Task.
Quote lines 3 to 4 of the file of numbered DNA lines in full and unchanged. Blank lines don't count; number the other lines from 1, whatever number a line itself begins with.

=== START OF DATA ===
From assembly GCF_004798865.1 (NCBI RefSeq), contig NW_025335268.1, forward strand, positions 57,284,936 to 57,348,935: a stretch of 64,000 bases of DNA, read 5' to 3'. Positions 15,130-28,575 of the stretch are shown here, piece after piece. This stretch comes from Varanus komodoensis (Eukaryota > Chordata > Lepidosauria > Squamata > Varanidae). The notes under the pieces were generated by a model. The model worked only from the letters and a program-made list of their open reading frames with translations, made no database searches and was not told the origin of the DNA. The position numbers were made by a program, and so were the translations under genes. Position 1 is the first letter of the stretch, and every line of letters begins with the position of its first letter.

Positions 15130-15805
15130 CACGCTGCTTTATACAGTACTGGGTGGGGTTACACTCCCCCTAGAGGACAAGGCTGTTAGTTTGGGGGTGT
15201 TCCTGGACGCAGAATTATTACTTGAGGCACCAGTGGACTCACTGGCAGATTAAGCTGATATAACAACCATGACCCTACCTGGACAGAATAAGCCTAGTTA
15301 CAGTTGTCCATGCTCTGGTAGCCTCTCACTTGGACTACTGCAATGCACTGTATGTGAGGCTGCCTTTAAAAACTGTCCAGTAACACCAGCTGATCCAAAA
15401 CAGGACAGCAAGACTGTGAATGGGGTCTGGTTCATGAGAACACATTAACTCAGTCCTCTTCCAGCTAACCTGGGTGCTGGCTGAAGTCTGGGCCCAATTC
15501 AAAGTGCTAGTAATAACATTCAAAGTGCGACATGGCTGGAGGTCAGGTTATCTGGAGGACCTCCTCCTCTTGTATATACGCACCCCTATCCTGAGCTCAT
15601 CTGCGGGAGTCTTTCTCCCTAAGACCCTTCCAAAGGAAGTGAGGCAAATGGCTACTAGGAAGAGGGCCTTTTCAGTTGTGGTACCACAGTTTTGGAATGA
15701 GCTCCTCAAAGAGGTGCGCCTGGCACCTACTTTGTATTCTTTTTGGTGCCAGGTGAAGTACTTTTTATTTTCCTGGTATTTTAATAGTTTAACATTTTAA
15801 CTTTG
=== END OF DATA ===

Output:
15130 CACGCTGCTTTATACAGTACTGGGTGGGGTTACACTCCCCCTAGAGGACAAGGCTGTTAGTTTGGGGGTGT
15201 TCCTGGACGCAGAATTATTACTTGAGGCACCAGTGGACTCACTGGCAGATTAAGCTGATATAACAACCATGACCCTACCTGGACAGAATAAGCCTAGTTA